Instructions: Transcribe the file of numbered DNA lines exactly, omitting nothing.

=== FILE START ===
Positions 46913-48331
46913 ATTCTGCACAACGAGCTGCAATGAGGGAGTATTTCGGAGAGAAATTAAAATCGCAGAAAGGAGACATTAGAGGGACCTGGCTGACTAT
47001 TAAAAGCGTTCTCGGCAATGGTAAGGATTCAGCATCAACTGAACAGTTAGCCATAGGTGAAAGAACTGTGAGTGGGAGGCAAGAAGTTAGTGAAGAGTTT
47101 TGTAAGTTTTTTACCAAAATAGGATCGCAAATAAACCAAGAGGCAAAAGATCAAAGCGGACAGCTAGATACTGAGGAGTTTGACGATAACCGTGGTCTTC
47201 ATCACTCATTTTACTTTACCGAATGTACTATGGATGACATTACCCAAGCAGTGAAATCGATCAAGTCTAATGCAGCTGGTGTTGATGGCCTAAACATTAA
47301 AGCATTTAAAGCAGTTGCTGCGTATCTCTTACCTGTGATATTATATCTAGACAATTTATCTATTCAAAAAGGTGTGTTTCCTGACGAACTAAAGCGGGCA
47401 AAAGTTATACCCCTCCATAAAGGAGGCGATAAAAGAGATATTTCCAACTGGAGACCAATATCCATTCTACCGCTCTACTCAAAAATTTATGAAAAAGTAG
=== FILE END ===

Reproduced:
Positions 46913-48331
46913 ATTCTGCACAACGAGCTGCAATGAGGGAGTATTTCGGAGAGAAATTAAAATCGCAGAAAGGAGACATTAGAGGGACCTGGCTGACTAT
47001 TAAAAGCGTTCTCGGCAATGGTAAGGATTCAGCATCAACTGAACAGTTAGCCATAGGTGAAAGAACTGTGAGTGGGAGGCAAGAAGTTAGTGAAGAGTTT
47101 TGTAAGTTTTTTACCAAAATAGGATCGCAAATAAACCAAGAGGCAAAAGATCAAAGCGGACAGCTAGATACTGAGGAGTTTGACGATAACCGTGGTCTTC
47201 ATCACTCATTTTACTTTACCGAATGTACTATGGATGACATTACCCAAGCAGTGAAATCGATCAAGTCTAATGCAGCTGGTGTTGATGGCCTAAACATTAA
47301 AGCATTTAAAGCAGTTGCTGCGTATCTCTTACCTGTGATATTATATCTAGACAATTTATCTATTCAAAAAGGTGTGTTTCCTGACGAACTAAAGCGGGCA
47401 AAAGTTATACCCCTCCATAAAGGAGGCGATAAAAGAGATATTTCCAACTGGAGACCAATATCCATTCTACCGCTCTACTCAAAAATTTATGAAAAAGTAG